Plane gallery dedicated at WWII museum to elder US president Bush
The former aviator, whose bomber was shot down by Japan and who died in 2018, was an early supporter of the New Orleans institution that dedicated a section in his honor last week
NEW ORLEANS (AP) — The National WWII Museum in New Orleans has dedicated a gallery of planes to former aviator US president George H.W. Bush, who was forced to bail out of his bomber during the war when it was hit by Japanese anti-aircraft fire.
The Times-Picayune / The New Orleans Advocate reported that Bush was remembered during the dedication ceremony last week at the museum, where the gallery displaying aircraft flown during the war was christened the George H.W. Bush Aviation Gallery. Overhead was the same type of plane flown by Bush during the war — a blue light bomber called an Avenger.
The future president was trying to eliminate a Japanese radio tower in 1944 when his aircraft was hit and he bailed out; a submarine rescued him but the other two men in the plane died. During the dedication ceremony, his grandson, Pierce Bush, said the elder Bush thought about the other men who didn’t make it constantly.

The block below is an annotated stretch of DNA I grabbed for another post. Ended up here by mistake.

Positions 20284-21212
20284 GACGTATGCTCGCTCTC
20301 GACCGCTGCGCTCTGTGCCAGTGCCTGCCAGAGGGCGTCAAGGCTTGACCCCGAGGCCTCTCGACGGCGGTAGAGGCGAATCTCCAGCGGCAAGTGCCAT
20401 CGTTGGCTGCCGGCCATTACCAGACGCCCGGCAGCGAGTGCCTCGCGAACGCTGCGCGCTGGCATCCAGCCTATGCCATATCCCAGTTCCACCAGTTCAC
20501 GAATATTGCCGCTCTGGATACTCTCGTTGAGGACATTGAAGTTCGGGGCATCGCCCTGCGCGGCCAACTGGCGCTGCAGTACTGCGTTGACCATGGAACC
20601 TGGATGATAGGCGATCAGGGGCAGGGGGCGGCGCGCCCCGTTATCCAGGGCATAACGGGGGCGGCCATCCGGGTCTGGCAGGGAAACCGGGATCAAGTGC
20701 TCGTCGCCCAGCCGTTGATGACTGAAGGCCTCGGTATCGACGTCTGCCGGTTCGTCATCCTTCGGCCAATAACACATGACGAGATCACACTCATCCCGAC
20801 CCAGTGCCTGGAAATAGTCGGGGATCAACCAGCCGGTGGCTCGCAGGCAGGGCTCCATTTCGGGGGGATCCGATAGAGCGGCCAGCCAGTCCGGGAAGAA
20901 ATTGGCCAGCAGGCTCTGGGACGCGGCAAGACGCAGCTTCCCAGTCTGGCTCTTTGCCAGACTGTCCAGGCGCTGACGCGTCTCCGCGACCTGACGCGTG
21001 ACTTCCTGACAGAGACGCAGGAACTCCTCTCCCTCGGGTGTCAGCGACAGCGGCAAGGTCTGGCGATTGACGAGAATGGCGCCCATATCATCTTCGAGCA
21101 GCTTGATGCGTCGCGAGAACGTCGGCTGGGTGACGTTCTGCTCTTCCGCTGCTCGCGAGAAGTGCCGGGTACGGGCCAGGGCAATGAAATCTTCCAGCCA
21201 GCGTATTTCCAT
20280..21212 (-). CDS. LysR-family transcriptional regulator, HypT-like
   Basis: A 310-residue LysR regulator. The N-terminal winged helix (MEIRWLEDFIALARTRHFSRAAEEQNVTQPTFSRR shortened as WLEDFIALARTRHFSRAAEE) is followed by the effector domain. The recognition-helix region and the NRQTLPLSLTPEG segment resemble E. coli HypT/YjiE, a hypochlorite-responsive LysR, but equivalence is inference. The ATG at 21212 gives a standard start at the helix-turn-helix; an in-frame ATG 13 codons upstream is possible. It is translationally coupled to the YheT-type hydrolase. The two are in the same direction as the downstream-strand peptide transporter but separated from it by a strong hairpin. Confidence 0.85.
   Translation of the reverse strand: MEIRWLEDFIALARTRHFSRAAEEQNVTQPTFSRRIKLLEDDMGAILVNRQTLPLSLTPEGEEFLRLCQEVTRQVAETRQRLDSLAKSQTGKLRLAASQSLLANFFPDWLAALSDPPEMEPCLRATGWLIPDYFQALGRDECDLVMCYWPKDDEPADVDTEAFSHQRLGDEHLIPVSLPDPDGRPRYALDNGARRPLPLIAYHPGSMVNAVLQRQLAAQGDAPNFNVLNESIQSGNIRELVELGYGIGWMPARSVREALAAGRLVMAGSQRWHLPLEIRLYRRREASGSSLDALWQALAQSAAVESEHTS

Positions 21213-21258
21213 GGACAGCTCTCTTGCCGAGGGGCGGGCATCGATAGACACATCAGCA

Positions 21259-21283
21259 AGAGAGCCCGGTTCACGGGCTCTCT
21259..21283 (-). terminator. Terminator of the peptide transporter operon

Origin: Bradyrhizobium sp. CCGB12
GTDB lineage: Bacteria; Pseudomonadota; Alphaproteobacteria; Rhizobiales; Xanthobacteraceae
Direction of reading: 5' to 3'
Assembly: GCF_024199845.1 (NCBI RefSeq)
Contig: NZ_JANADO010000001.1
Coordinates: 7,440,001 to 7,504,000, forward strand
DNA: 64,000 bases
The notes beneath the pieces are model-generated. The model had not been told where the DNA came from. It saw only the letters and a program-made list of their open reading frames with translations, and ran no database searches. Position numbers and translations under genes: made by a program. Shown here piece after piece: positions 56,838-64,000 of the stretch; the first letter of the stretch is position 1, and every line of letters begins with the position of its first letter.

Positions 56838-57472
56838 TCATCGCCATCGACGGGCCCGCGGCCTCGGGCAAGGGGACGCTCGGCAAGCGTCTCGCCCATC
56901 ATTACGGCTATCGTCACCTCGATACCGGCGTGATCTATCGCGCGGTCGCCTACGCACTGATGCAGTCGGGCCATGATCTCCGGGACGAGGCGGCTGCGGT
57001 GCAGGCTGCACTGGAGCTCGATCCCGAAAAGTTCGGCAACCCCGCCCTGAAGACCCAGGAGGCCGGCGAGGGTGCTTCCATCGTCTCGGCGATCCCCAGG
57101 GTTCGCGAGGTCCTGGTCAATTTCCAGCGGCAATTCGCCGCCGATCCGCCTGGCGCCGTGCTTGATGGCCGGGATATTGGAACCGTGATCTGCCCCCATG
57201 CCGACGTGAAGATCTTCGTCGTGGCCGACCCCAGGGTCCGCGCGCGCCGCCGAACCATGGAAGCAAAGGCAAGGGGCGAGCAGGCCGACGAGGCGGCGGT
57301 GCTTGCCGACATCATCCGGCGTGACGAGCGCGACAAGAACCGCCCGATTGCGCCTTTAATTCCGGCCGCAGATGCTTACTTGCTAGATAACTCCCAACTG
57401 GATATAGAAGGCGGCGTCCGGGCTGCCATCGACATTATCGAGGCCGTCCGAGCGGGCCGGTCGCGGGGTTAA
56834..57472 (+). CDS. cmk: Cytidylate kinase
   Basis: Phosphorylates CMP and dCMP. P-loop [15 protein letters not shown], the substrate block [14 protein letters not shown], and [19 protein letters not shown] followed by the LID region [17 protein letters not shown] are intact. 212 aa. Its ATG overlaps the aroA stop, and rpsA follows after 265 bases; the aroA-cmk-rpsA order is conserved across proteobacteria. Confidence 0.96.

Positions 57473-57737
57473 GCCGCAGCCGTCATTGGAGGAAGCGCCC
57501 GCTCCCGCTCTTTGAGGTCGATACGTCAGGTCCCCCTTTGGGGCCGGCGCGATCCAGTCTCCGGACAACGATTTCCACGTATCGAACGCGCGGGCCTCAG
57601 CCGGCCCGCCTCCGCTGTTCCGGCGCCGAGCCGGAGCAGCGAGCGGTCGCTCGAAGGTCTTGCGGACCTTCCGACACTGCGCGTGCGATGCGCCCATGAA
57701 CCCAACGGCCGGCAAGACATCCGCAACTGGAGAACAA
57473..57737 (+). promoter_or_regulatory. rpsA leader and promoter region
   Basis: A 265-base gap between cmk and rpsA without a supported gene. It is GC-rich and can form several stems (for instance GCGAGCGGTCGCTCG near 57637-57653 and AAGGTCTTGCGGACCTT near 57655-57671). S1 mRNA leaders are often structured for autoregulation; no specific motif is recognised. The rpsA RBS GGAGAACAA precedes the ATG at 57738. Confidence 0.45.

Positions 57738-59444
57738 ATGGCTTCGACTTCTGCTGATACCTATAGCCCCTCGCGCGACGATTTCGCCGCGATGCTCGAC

“In some way,” Bush’s grandson said, “it impacted how he lived.”
The former president, who died in 2018, was an early supporter of the museum, which was first called the D-Day Museum and later dubbed the National WWII Museum. The Aviation Gallery named in his honor includes six vintage airplanes, including the Avenger.
Louisiana Governor John Bel Edwards also spoke at the ceremony, and called the late president a “war hero and consummate public servant.” The governor, who is also a former military member, also noted the current military conflict Europe is engaged in, the Russian invasion of Ukraine, and lamented that the world is apparently “not smart enough” to learn from previous generations who’ve experienced war.